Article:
3. I went Fri, Dec 12. We got there at 7:30 and were promptly sat, but there had to be 40 people waiting within the hour...fire hazard indeed. The space is amazing, but the four of us were quite disappointed with our food and service. The waiter had a difficult time explaining the specials and how they were served, but that didn't matter. The cheese plate was tasty but at $20 I wouldn't get it again. The mussels were hit-or-miss. There has been quite a bit of praise for the chicken here, and three out of the four diners ordered it. Two had to send it back because it was raw near the bone, nothing like that taste of undercooked chicken! I got the pork shank, which was mediocre. The one thing that we noticed is the same we noticed when Jean was at Freeman's - the food is terribly underseasoned. The chicken and the brussels sprouts had not a trace of sea salt. The white beans with the pork were completely bland. Also, everyone keeps talking about what a great deal $15 chicken is...well it doesn't come with any sides - those are $7, and we found the overall prices to be a bit much for what we got. Our waiter relayed to Johnny about the undercooked chickens and we weren't offered any apologies or even a coffee on the house. The service was very slow...we waited half an hour in between dinner and being offered desert. I hope they get things worked out b/c it could be a great addition to the area, but for now money and time is better spent at a lot of other option in Brooklyn.

        1. We went to Vinegar Hill House last Friday night. We waited, and this is not an exaggeration, 2 hours and 10 minutes for a table (shame on us, really-- but the host/owner kept telling us that it would only be another 1/2 hour, and after an hour of waiting already, we felt like we couldn't leave!)

          Once we were finally seated, we were ignored for another 20 minutes. Among the many items we ordered off the menu, the mussels were raw, and the chicken (which NY mag RAVED about) was totally dry- and served by itself with a single roasted shallot.

          Our food came to $94. And we were not comped anything from the bill, nor did the waitstaff apologize or even say goodbye when we were leaving.

          1. Had high hopes for this place. Really nice room. However the food is badly prepared with the exception of the skillet chicken which is delicious. Everything else is either over or under cooked, not enough seasoning, or plan blah. We've been twice hoping it would improve. The wait staff was nice. However the hostess was down right rude to members of our party. Too bad....I wanted to like it!!

            1. Thought I'd throw my two cents in here since the last post on Vinegar Hill House wasn't too long ago. I tried this place last night after hearing excellent reviews from two different friends of mine, and I was seriously disappointed. It seems that there's been such a buzz-- and such consistent crowds-- that I was surprised to feel like not much effort or thought is given to the dining experience. It's true that the the design of the place and the ambiance is gorgeous-- certainly worth the trip alone. A very, very cozy dining experience once you're seated and settled. But so is my living room. Anyway, here's the run-down:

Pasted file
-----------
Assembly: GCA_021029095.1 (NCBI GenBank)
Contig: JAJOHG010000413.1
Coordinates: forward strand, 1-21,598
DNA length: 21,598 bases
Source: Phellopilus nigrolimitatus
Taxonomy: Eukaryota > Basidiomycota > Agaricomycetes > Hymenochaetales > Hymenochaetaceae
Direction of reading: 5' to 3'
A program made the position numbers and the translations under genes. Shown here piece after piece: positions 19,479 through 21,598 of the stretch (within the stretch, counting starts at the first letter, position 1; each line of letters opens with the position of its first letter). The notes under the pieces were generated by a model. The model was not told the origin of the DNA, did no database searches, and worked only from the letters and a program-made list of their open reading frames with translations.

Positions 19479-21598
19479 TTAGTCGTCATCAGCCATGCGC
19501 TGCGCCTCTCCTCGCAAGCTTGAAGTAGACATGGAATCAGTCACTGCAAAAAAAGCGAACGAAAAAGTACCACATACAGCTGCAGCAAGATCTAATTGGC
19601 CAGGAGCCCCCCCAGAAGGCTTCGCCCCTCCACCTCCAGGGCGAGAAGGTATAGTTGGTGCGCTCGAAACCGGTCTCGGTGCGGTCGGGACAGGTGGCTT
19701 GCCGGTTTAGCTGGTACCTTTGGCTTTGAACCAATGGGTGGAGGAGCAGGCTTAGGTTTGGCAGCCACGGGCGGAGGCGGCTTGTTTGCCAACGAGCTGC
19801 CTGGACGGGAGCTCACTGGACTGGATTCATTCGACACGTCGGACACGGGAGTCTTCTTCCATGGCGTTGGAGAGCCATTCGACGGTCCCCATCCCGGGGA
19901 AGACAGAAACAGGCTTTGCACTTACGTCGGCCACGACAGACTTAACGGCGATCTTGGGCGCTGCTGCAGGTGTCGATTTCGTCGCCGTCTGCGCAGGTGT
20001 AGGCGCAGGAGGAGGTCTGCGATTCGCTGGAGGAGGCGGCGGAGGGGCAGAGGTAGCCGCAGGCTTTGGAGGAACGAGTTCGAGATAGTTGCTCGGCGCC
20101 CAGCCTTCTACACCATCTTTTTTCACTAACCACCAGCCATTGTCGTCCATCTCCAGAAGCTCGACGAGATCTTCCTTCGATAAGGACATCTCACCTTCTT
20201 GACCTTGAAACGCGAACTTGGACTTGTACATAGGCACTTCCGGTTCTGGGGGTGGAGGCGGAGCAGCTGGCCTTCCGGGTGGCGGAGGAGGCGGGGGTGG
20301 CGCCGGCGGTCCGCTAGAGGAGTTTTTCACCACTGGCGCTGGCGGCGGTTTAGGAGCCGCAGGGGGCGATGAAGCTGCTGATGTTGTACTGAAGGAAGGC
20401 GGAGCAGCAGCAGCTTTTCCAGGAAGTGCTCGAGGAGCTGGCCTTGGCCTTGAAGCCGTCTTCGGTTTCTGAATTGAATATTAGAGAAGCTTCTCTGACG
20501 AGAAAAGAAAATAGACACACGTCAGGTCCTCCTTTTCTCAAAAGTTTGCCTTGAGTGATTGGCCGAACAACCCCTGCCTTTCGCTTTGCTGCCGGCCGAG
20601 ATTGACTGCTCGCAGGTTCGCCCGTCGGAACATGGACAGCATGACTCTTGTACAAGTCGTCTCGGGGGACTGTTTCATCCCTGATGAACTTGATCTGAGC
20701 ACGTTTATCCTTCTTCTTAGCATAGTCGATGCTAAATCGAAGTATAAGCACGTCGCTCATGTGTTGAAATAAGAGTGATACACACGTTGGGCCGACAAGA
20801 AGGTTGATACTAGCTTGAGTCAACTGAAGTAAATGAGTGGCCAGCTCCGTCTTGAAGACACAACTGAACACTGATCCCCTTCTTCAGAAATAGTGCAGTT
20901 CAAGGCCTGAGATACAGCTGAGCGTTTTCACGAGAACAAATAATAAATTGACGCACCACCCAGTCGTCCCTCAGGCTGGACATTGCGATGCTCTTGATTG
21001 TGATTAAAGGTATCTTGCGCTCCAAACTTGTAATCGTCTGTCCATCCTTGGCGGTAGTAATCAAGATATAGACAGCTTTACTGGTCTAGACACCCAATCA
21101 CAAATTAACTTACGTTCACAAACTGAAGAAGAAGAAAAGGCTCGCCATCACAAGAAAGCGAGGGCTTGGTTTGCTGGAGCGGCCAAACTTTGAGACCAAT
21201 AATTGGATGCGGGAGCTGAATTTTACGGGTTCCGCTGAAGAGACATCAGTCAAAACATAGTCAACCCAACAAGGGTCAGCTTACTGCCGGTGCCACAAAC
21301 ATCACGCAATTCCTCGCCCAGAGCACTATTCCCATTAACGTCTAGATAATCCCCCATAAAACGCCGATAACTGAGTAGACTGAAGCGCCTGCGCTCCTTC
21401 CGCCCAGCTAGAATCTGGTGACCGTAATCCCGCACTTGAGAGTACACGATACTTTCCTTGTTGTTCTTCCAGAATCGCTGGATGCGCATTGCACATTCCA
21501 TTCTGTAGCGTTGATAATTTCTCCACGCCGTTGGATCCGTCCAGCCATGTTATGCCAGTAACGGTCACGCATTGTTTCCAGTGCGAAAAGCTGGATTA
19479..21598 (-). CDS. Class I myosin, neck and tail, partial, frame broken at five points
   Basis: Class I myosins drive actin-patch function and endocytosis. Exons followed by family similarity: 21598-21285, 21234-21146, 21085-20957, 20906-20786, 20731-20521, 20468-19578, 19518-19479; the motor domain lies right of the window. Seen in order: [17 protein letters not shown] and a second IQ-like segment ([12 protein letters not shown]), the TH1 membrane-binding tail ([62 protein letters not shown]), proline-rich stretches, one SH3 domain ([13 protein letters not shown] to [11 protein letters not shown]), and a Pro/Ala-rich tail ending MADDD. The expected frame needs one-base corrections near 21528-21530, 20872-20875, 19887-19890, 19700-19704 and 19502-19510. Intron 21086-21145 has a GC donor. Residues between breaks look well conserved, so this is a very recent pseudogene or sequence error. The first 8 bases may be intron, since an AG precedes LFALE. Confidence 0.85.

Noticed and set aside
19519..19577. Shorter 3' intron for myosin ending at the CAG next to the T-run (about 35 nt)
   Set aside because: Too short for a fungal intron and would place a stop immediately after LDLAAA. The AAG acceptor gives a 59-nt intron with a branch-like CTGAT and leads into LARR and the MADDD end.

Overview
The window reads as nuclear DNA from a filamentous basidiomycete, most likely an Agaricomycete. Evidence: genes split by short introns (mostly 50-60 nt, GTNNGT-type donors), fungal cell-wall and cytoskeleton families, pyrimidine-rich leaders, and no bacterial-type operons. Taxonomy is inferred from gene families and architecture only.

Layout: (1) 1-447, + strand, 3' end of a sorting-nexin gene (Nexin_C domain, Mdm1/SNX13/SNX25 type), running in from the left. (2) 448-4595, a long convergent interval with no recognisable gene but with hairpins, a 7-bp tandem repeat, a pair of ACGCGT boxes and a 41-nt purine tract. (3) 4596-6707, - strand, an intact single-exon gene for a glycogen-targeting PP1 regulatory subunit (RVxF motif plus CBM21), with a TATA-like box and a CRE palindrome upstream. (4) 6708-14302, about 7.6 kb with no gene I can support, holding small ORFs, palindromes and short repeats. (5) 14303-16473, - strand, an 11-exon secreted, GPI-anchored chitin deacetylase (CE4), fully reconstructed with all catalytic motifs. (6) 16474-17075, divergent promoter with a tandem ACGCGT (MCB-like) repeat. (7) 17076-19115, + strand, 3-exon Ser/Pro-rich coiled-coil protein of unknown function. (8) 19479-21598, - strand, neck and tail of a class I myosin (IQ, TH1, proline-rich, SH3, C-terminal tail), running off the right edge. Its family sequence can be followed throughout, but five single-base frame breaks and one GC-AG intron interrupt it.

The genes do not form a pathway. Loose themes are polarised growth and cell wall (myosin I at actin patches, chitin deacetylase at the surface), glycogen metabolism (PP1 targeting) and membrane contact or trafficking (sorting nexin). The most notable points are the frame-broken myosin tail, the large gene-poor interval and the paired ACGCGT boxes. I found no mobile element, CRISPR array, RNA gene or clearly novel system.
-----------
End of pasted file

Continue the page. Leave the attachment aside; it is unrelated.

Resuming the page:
Like the other posts mentioned, we waited a really, really long time for a table. We put our name down at 8:00 and were told it would be thirty minutes. It ended up being an hour wait, and the place was so crowded and hot and stuffed to the brim that there wasn't any choice but to wait outside. We were fine with all of this, but as one of the other posts mentioned, the people handling the door are fairly non-communicative. I saw some people sitting in their cars waiting on the street, since the nearest bars or stores are a good walk over to Jay Street, and standing in the entranceway of this place could make you go mad.

              Once we sat down, it was bizarre how long it took our waiter to acknowledge us considering the wait and the crowds, though we were relieved not to feel rushed. The place doesn't offer any bread, or anything on the table, so after waiting an hour for a table we unscrewed our wine and made do with some red while our stomachs grumbled. Once he came, our waiter was certainly a sweet enough guy.

              I ended up ordering the sage & kale ravioli, which was very tasty but pretty straightforward and IMO a shockingly small portion for $13-- four very small raviolis in a bit of sage butter sauce and that's it. My friend was really happy with the chicken, and my other friend enjoyed the rabbit pappardelle that was one of the specials for the night but felt similarly about the portion size for $15.

              Dessert: my friend was gaga for the Guinness chocolate cake with cream cheese frosting, and it seemed to be extremely popular-- and while this did taste great, the no frills plating aesthetic was a bit much; looked like it came from an Entenemen's box.

              The deal with this place seems to be that you really need to: be ready to drop the bucks because the portions are very, very small. I'm on a relatively tight budget these days, and I'm sure I would've had a much better experience if I'd gone all out & started with a cheese and a meat plate-- which are both quite pricey-- moved on to an entree and a side (the brussel sprouts my friend ordered were indeed the best thing I tried the whole meal), but I didn't feel like dropping $50 last night. Plus, even if I had felt like dropping the money, I can go elsewhere for better food with more appropriate prices for what I'm getting.

              I'm sure that the owners are fabulous people as everyone is mentioning, and it's definitely still early in their run, but so little thought is given to the customer experience from minute one that I can't say it's worth the dough. Even their sparse website is a bit ridiculous-- if it's a 10 minute walk at least to any wine store, why not say that you're BYOB? Maybe I'm just getting less patient in my old age, but like one of the last posts mentioned, I was really excited to like this place, but quickly felt like I wasn't getting my money's worth at all.